MEDIA : The vanishing art of standing firm
February 19, 2007
Josh Wolf is an activist and freelance journalist who videotaped a small anti-globalism [sic] demonstration in San Francisco on July 8, 2005. The action protested the G8 summit in Scotland, where representatives of the richest countries were talking economic policy. The protest was led by activists who believe that globalization demolishes protections for the world’s most vulnerable and deepens the gap between rich and poor.
That particular evening, the protest got rambunctious, several demonstrators were arrested, a city policeman was smashed in the head and a firework was set off underneath a squad car.
Wolf edited his video and posted it on his website. Most of it is well-paced but boilerplate footage of demonstration clamor, though it includes a dramatic sequence of a cop subduing one protestor with a chokehold. Portions of Wolf’s video showed up on local TV news, for which he was paid.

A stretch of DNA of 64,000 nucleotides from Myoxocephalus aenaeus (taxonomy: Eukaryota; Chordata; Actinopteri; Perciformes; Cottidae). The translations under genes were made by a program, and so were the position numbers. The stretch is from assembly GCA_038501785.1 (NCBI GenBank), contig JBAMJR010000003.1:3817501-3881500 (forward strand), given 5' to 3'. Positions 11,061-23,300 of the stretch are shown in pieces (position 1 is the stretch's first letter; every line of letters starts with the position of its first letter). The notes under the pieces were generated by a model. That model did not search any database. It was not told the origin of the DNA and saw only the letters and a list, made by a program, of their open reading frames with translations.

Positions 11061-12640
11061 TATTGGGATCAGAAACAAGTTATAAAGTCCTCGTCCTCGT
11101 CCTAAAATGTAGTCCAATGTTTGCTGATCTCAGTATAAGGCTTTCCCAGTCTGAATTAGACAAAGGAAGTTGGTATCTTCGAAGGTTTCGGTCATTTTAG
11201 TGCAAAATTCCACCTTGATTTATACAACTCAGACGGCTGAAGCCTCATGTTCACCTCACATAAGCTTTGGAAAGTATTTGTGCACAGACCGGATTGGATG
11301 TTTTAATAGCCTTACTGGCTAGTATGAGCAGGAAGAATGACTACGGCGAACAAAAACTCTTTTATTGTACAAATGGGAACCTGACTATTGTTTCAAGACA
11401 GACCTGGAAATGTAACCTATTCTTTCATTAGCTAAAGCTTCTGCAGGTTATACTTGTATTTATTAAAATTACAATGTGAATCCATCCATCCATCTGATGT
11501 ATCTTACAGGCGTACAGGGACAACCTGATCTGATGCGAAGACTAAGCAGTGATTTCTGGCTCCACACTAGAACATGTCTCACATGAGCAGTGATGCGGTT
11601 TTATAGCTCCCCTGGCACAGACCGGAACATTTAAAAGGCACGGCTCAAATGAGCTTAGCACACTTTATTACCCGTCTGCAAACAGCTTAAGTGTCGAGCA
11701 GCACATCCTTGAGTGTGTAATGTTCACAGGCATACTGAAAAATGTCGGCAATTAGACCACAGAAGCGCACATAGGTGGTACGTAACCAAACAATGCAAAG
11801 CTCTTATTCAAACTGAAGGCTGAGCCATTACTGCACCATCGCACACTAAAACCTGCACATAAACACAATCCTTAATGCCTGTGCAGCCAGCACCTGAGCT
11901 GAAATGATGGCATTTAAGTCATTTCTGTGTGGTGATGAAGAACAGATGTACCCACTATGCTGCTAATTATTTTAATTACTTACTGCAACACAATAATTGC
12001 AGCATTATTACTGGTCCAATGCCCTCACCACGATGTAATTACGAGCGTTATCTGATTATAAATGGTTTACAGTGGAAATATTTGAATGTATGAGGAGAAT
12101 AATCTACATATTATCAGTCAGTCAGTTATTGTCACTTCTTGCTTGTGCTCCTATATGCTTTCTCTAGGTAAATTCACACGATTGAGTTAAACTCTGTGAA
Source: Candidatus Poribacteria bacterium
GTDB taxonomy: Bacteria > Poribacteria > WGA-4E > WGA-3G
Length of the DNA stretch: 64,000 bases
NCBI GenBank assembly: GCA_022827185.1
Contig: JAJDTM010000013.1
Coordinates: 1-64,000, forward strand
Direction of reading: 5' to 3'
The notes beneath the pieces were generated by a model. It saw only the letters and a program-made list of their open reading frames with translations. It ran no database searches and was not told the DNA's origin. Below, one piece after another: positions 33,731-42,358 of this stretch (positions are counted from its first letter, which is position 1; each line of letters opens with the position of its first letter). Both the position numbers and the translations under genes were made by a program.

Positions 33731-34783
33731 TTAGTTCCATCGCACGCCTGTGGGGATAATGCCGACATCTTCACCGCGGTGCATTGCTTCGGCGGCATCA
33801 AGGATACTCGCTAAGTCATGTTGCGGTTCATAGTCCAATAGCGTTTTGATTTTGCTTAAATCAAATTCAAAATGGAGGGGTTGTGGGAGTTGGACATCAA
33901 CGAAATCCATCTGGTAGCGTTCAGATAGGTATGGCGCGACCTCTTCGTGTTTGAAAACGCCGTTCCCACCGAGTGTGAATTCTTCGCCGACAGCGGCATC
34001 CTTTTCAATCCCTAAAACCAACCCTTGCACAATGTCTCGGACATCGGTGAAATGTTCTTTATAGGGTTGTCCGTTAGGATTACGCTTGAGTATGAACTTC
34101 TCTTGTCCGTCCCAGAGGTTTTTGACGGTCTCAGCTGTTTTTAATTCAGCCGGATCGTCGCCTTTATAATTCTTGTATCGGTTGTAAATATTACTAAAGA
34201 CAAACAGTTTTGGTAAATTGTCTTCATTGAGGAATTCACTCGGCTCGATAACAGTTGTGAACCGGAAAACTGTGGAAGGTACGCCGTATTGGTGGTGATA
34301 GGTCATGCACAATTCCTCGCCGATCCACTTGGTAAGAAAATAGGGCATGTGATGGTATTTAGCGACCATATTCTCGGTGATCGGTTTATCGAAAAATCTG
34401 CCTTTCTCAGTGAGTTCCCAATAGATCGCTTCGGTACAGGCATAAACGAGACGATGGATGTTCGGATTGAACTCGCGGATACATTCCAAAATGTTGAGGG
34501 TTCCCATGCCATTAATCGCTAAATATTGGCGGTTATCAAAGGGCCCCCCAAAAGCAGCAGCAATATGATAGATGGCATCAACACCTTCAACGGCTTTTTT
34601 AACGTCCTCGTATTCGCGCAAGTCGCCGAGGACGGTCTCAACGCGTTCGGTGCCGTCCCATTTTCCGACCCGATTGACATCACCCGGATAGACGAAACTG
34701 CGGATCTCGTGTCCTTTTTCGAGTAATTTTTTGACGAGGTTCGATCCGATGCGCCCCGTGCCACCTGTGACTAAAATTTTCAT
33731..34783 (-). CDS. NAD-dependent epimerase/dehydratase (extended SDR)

Then the real fun started, and Wolf is now in federal prison for refusing to talk to a grand jury that’s demanding he turn over his raw tape and testify about demonstrators he interviewed.
It isn’t clear what’s driving the Wolf affair and why a minor fracas involving city cops and a handful of anarchists is in federal court anyway. One plausible theory is that because California — like most other states — has a shield law that enables journalists to withstand legal pressure to identify confidential sources, authorities wanted the case moved to federal court where journalists have no statutory protection…